Journalist and political expert Darya Dugina, daughter of Russian politologist Alexander Dugin, is pictured in the Tsargrad TV studio in Moscow, Russia, in this undated handout image obtained by Reuters on August 21, 2022. Image Credit: REUTERS

NIKOPOL/ KYIV: Russia’s FSB security services said on Monday that Ukraine was behind a car bombing in the outskirts of Moscow that killed Daria Dugina, the daughter of hardline Russian ideologue Alexander Dugin.

“The crime was prepared and committed by Ukrainian special services,” the FSB said in a statement carried by Russian news agencies, adding that the perpetrator had since fled to EU member Estonia.

The 29-year-old television commentator Daria Dugina was killed by an explosive planted in the SUV she was driving. Earlier, a former Russian opposition lawmaker, Ilya Ponomarev, said an unknown Russian group, the National Republican Army, claimed responsibility for the bombing.

The Associated Press couldn’t verify the existence of the group. Ponomarev, who left Russia after voting against its annexation of Crimea in 2014, made the statement to Ukrainian television. Ukraine officials have denied involvement.

Also yesterday, Ukraine’s commander-in-chief said, nearly 9,000 Ukrainian soldiers have been killed since Russia’s attacks began on February 24.

Valeriy Zaluzhny told a forum that Ukraine’s children needed particular attention “because their fathers have gone to the front and are maybe among the nearly 9,000 heroes who have been killed”.

Meanwhile, Russian shelling across the river from Ukraine’s main atomic plant wounded four people on Monday, an official said, only hours after the latest international pleas to spare the area from attacks to prevent a nuclear disaster.

Nikopol, on the the opposite bank of the Dnieper River and about 10 kilometers (six miles) downstream from the Zaporizhzhya nuclear plant, came under fire three times overnight from rockets and mortar shells, hitting houses, a kindergarten, the bus station and stores.

Mayor Oleksandr Saiuk said four people were wounded, including two who were hospitalized.

Reports of sustained shelling around Europe’s largest nuclear power plant further highlighted the dangers of a war that will hit the half-year mark on Wednesday.

Fear and unease

After UN Secretary General Antonio Guterres again urged caution during a visit to Ukraine last week, US President Joe Biden further discussed the issue with the leaders of France, Germany and Britain on Sunday.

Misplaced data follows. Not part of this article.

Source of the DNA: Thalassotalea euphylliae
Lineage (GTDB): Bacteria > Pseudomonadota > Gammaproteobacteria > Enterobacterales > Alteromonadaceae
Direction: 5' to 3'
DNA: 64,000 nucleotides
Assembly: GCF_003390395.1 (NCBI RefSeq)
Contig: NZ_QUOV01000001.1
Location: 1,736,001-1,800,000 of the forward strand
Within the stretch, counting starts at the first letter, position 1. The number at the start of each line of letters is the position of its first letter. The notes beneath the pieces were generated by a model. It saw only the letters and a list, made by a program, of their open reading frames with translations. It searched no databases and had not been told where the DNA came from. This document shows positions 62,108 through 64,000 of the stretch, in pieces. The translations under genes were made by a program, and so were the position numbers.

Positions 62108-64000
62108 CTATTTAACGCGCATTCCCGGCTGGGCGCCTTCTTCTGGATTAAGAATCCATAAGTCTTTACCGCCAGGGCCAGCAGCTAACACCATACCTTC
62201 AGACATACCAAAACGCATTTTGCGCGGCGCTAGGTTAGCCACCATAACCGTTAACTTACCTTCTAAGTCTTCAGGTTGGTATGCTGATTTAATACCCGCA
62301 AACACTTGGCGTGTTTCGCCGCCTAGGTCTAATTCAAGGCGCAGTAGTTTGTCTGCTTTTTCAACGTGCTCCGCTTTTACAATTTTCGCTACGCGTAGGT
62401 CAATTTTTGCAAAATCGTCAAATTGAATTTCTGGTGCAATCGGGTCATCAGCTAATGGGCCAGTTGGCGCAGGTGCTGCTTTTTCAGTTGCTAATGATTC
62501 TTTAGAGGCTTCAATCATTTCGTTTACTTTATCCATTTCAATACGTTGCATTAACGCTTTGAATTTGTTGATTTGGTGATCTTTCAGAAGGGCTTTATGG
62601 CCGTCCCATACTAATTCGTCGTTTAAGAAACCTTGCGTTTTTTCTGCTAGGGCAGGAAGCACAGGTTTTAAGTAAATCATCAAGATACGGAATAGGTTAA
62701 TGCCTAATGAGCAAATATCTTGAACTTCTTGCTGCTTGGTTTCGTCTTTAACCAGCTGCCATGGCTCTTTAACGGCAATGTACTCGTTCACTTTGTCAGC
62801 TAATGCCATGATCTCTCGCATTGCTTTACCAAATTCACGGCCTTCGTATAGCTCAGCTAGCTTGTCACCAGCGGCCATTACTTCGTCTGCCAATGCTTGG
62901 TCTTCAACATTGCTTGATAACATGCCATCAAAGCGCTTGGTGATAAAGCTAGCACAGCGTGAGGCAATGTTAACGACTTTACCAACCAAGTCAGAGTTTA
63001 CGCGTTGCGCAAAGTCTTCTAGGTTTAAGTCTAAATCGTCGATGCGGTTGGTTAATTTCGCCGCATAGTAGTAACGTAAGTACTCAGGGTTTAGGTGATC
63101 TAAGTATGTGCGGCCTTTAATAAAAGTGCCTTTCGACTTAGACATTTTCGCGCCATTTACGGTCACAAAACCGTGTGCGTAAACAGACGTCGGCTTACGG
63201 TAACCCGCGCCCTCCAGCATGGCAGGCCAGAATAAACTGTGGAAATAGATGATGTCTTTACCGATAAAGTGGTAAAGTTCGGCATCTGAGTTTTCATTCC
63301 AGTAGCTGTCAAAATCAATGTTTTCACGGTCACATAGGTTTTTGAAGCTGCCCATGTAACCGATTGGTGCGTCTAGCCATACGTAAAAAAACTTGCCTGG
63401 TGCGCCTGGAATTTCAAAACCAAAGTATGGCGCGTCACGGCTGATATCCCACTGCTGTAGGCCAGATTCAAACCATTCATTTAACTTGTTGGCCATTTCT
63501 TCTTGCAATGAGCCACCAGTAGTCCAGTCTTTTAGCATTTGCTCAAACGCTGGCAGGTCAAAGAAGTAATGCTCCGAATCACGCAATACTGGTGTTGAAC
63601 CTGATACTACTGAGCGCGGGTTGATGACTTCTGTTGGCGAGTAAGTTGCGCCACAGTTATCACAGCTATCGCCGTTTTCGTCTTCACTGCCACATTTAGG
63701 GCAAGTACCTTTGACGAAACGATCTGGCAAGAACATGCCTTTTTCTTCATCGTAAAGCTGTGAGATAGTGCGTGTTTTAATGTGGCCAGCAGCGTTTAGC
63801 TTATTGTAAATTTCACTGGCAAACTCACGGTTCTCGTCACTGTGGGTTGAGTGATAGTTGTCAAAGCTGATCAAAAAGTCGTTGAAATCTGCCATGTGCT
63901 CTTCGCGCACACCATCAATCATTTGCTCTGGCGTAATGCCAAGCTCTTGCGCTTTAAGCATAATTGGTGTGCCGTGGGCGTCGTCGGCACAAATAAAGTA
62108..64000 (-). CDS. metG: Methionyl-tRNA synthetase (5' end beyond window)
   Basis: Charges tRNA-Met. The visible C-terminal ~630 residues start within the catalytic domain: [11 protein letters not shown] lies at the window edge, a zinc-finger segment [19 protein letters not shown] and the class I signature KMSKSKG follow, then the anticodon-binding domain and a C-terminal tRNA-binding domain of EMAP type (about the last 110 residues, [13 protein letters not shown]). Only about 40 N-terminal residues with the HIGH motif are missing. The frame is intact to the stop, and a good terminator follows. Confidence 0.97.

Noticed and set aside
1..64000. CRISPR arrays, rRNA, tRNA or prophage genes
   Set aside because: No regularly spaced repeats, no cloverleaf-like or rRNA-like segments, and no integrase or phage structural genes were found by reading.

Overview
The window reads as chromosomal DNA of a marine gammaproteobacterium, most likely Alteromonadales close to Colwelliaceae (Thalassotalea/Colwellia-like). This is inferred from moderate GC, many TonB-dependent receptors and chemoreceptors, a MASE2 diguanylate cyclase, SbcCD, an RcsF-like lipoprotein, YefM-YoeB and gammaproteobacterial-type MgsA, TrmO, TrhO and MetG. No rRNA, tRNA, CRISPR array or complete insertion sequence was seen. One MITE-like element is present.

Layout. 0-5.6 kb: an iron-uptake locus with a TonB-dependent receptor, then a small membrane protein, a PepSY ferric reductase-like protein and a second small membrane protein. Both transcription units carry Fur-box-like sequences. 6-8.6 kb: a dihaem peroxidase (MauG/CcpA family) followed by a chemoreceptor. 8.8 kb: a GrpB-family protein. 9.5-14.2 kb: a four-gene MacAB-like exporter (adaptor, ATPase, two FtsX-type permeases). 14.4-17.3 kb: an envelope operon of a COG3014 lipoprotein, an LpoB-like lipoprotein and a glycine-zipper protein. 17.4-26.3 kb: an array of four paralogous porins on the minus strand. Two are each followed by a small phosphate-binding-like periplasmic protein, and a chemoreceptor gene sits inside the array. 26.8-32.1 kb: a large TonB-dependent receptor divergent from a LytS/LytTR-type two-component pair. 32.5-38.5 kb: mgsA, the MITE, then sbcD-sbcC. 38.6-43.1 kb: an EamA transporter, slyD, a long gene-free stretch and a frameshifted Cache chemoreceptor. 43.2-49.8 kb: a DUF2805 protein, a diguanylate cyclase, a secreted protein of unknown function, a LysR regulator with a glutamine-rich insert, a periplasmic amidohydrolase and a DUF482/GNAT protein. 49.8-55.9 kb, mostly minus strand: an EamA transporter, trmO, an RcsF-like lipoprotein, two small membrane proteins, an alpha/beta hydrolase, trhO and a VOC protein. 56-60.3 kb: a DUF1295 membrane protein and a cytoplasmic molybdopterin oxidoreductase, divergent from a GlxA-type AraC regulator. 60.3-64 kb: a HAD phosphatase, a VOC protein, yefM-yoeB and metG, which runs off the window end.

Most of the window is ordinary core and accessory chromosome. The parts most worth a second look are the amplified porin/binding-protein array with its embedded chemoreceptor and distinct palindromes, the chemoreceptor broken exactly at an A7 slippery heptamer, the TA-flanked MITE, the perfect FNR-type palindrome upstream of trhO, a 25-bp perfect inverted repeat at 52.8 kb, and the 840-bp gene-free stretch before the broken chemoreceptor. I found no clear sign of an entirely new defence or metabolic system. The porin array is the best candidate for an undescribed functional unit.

The four leaders stressed the need to avoid military operations in the region to prevent the possibility of a potentially devastating nuclear incident and called for the UN’s atomic energy agency to be allowed to visit the facilities as soon as possible.

In Crimea, anxiety has spread further following a spate of fires and explosions at Russian facilities over the past two weeks. The governor of Sevastopol, Mikhail Razvozhaev, ordered that signs showing the location of bomb shelters be placed in the city, which had long seemed untouchable.

Monday’s statement follows a series of drone incursions into Sevastopol, which is home to Russia’s Black Sea Fleet. A drone exploded at the fleet’s headquarters on July 31 and another was shot down over it last week. Authorities also say air-defense systems have shot down other drones.

Razvozhaev said on Telegram that the city is well protected, but “it is better to know where the shelters are.’’

Russian President Vladimir Putin didn’t mention Russia’s military operation in Ukraine during a speech marking National Flag Day on Monday, but echoed some of the justifications cited for sending in troops.

“We are firm in pursuing in the international arena only those policies that meet the fundamental interests of the motherland,’’ Putin said. He maintains that Russia sent troops into Ukraine as effectively a protective measure against the encroaching West.

“The desire to live according to one’s will, to choose one’s own path and follow it, has become part of the genetic code of our people,’’ he said.